Rules in the Clay Studio1. Clay and glazes contain silica, which is not good for you.Work carefully to avoid disturbing dust.2. Clay must be kept moist while you are working on a project.You are solely responsible for keeping your clay projectscovered with plastic.3. Clay clogs the drain! When you are done working for theday, you must clean your tools and your hands in rinsebuckets.4. You must also wipe your tables with a damp rag. Thisminimizes dust, and leaves the studio clean for other artists.
The Tools1) Clay – basically dirt & water2) Kiln – a device used to cook all moisture out of clay; there are manytypes, but we will use an electric kiln. Clay must be fired (heated in a kiln)in order to become permanently formed.3) Modelling tool – anything that helps to shape clay (a spoon, asmooth stone); we have specially designed wood modelling tools.4) Ribs – metal or wood; can be smooth or serrated (toothed); serratedribs are good for scoring.
The Tools5) Ribbons – metal loops that function as carving tools; come in various shapes & sizes.6) Pin tool – a metal pin or a toothpick; useful for putting ventilation holes in a piece7) Glaze – silica-based colourant; glazes must also be fired in a kiln to become permanent; makes pottery food safe.
Clay Stages1) Greenware – clay that has not been fired2) Slip – watery clay (like milk); used as glue when joining piece of clay.3) Leather-hard – clay that has partially dried; it holds up its own form,but can still be manipulated.4) Bone dry – clay that cannot lose anymore moisture without beingfired; it looks off-white. Clay must always be bone dry before firing, or itwill explode!5) Bisque ware – clay that has been fired but not glazed; it is white.6) Glaze ware – clay that has been glazed
Important Processes1) Wedging – also called kneading; pushing & pulling the clay to get it to a homogenous state (even moisture, no air bubbles).2) Scoring – creating rough texture where two pieces of clay will be joined; slip must be applied to the scored area before welding the clay.3) Welding – blending two pieces of clay together, after scoring & slipping.
Crucial Things to Remember!● Maintain even thickness (0.5 in / 1cm) to avoid cracks● Dry evenly (cover work in plastic)●● Eliminate air bubbles and contained air (or your piece will explode in the kiln).
Pinch Pot Project You will make a pinch pot. Your vessel must be at least 3 inches in one dimension. Once you have shaped your vessels, you will decorate their surfaces using a motif. A motif is a design that is repeated in an artwork. Examples – spots, stripes, various shapes... You will glaze your pinch pot after it is bisque fired. Marked out of 12 points: Form - 4 points, Motif – 4 points, Glaze – 4 points
Investigating ArtifactsKEY QUESTION: What can you learn about a culture from its artwork?WHAT IS AN ARTIFACT? Artifacts are objects that show the main characteristics of a specific culture.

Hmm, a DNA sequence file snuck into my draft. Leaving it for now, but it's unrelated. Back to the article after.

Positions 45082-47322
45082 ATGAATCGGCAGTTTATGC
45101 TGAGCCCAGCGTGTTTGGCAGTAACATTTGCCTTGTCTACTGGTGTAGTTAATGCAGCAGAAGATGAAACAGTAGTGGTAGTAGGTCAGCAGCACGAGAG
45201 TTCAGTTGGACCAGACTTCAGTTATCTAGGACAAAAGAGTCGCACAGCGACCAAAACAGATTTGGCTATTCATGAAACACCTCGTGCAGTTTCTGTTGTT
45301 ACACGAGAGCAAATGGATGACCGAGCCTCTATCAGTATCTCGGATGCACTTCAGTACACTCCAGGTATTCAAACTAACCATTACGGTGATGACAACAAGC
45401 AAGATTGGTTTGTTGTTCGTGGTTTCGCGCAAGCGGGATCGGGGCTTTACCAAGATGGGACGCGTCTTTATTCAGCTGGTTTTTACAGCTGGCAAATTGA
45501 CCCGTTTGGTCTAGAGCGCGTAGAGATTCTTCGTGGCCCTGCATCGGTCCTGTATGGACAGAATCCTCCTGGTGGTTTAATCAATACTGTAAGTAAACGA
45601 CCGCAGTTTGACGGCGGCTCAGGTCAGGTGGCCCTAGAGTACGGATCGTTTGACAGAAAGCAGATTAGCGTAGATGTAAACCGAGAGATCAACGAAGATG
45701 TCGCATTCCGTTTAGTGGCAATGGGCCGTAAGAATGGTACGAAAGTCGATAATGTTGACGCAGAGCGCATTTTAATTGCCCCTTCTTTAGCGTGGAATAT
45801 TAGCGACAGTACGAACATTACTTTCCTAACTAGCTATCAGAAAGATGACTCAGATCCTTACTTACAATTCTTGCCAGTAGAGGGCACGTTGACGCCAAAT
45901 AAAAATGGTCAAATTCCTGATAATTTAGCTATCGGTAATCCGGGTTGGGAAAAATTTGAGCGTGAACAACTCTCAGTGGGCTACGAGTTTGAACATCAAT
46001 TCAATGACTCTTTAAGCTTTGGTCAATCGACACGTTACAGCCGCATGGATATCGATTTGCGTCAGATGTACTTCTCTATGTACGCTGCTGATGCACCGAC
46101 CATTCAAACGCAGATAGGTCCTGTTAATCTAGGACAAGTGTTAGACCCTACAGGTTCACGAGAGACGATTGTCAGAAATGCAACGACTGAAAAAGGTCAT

Investigating ArtifactsPrehistoric cave painting1. Before written history; recording through pictures2. As old as 32,000 years3. Hunter-gatherer society4. Materials found in nature – pigments from plants5. Basic shapes; not realistic drawings6. Found in France, Spain, Australia, Africa, Asia
Investigating ArtifactsGreek ceramics (clay art)1. First century B.C. (0 – 100 B.C.)2. Fired clay is incredibly durable.3. Many styles throughout ancient Greek history, but most well-known for painting figures on clay.4. Narrative – the paintings tell stories (legends, mythology).5. Tools: iron-rich clay, pottery wheel (& coil-building)
Investigating Artifacts From Ancient Pompei, a caricature of a politician
Investigating ArtifactsGraffiti1. Markings on private/public property. Debate: art or vandalism?2. Graffiti, as we know it, started in 1969 in New York City.3. “Tags” – how a graffiti artist distinguishes him/herself from so many others4. Shows an individualistic society (culture that values individuals over the community)5. Tools: spray paint, markers6. Style: from bubble/block letters to simple scratches7. Content: social, political messages
Artifact Project Make your own artifact that shows part of a culture you live in & experience daily. (cultures: teen, family, punk, emo, hip hop/rap, a specific sport, dance, materialist, spiritual/ religious) Your artifact must be at least 4 inches in one dimension. Your sculpture must be hollow. IDEA: Make a simple shape (cylinder, box). Draw on the form (cave painting style, graffiti style, figures like the Greeks).
Glazing Glaze is a clay-based colourant. Glazes must be fired in a kiln to become permanent.
Glazing Important things to remember: 1. Glaze makes clay food safe. 2. Glazes change their appearance after being fired. 3. Glaze fuses to anything it touches in the kiln. Keep the bottom of your work clean up to 0.5 inch/ 1cm from the bottom. 4. Mix the glaze before applying it. Apply 3 even coats of glaze.
Glazing Techniques1) Dipping – immersing the entire clay piece into glaze; after dippingyou MUST remove all glaze from the bottom with a wet rag.2) Pouring – pouring glaze onto your clay piece; again you MUSTremove all glaze from the bottom with a wet rag.3) Brushing – painting the glaze onto the clay piece using paintbrushes; since glaze is a thick, sandy material, it is crucial that you cleanyour brushes with soap so that no glaze is left in the bristles.4) Overlapping – mixing glazes in a separate container or on the claypiece can provide very interesting results.
Glazing Techniques5) Masking – glaze will not stick to areas of the clay that have beencovered with masking tape; you can use tape to create patterns on yourwork and then remove the tape before firing.6) Sgraffito – scratching through a layer of glaze to create patterns ofunglazed clay7) Mishima – putting glaze in carved designs, and wiping away theexcess. The glaze only stays in the carved areas.
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